Jean-Paul Sartre was born in 1905 in Paris. After a childhood marked by the untimely death of his father, the important role played by his grandfather, and a miserable experience of primary school (he will relate it in Words), Sartre attended secondary school at the prestigious Lycée Henri IV. After two years of preparatory classes, he performs the Ecole Normale Supérieure (1924 to 1929), where he met Raymond Aron, Simone de Beauvoir and Maurice Merleau-Ponty. He was graduated at the second attempt the Aggregation (finishing second behind a certain Simone de Beauvoir) and then became professor of philosophy at a high school in Le Havre, then at the French Institute in Berlin where he discovered phenomenology. This revelation pushed him to write his first three books: The Transcendence of the Ego (1933), the Imagination (1936) and Theory of Emotions (1938).
During World War II, Sartre was enroled as a meteorologist in 1939 and was captured in 1940, he spent nine months in Germany as a prisoner of war. In 1941, he was released and became a teacher at Lycée Pasteur until the end of the war. He worked on engaged plays (Flies, Huis Clos, Les Mains Sales, …), which was played illegally, but notably published his major work, Being and Nothingness, then gave a conference to make his theory more popular to the communists. Sartre also produces abundant literary, whose Nausea, Roads to Freedom in particular.
Politically, the philosopher is close to the Communists and promoted Marxist ideas (Critique of Dialectical Reason) and opposes tirelessly to General de Gaulle, including the war in Algeria. His fame led him to receive (and refuse !) the Nobel Prize. During the student revolt of May 68, Sartre attempts to guide the movement, without much success.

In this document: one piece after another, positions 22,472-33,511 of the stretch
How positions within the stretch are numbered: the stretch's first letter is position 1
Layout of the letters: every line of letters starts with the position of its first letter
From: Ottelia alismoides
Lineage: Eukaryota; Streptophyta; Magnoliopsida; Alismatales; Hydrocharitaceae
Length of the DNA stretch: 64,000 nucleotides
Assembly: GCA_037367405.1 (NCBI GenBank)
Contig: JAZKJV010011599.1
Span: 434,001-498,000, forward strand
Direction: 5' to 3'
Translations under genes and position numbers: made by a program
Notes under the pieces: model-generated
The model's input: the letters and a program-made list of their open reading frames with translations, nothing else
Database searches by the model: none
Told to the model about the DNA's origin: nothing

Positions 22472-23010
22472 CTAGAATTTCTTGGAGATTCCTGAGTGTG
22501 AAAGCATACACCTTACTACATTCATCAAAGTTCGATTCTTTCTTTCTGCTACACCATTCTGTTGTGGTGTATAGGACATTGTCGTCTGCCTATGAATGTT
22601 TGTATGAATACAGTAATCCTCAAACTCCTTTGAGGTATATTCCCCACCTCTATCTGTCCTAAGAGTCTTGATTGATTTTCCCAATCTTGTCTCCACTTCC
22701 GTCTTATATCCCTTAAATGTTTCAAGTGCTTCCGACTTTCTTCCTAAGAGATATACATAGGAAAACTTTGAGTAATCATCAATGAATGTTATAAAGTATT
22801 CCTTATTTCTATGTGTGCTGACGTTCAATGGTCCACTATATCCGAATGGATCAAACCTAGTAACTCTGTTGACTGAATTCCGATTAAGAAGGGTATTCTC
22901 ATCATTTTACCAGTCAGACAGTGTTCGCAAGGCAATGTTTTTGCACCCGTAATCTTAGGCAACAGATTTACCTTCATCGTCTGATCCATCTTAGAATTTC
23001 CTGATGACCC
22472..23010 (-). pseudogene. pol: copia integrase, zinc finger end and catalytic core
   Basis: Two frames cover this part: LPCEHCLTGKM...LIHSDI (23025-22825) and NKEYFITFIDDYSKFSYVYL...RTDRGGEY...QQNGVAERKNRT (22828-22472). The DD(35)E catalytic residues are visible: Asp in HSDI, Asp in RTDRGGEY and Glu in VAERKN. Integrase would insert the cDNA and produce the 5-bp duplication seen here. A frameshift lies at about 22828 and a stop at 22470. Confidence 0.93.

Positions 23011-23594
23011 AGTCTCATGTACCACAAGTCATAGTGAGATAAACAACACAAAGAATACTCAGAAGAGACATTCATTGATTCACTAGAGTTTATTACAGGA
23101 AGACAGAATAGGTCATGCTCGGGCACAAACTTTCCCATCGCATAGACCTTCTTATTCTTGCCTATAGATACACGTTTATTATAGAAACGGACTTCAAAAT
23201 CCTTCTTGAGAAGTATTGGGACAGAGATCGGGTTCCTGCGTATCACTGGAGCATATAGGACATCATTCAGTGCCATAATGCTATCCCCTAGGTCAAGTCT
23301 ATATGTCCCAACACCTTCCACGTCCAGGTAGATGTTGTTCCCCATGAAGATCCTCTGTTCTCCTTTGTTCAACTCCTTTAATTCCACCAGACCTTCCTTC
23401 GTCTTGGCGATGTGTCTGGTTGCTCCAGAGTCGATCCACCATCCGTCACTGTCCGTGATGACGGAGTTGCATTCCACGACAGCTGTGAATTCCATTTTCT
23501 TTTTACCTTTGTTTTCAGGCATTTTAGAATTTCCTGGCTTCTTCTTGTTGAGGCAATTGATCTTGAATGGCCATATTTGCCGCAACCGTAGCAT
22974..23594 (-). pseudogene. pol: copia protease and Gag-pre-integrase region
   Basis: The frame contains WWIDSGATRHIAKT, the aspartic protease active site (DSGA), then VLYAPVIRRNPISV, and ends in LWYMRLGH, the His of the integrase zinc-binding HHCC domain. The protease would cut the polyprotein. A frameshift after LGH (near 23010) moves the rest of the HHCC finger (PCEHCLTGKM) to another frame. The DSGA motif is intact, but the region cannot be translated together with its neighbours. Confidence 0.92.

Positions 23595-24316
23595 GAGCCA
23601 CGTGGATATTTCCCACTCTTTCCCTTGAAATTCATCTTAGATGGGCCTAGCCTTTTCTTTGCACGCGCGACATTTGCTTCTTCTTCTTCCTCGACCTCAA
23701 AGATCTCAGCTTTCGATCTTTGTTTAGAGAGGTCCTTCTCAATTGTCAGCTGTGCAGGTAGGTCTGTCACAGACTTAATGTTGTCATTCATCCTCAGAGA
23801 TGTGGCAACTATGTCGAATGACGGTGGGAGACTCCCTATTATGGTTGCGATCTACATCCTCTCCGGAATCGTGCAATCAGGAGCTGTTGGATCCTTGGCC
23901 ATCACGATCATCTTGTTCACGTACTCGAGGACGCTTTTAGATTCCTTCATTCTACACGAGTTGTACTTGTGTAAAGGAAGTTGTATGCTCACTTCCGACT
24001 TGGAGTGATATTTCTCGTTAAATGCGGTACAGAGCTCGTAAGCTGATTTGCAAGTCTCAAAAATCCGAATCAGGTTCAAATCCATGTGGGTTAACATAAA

He died in 1980 of pulmonary Eudemian. He is buried in Montparnasse Cemetery, next to Simone De Beauvoir.
His personal life was marked by the continued presence of Simone de Beauvoir, with whom he maintained a relationship of free love and his refusal to own anything.
Sartre invented a radical conception of freedom. The man is nothing, he invents himself in front of world and and the other. Contrary to things that have a specific function, the man is useless, he sets himself the goals he wants to pursue. In Sartrean universe, God does not exist therefore.
- “Man is condemned to be free”
“Man is nothing else but what he is”
“To act is to change the face of the world”
“Being a conscience is to break into the world”
“So, that’s hell. I never thought … You remember: sulfur, bonfire, grill … Ah! what a joke. No need to grill: Hell Is Other People ”
“God is the solitude of men … If God exists, man is nothing”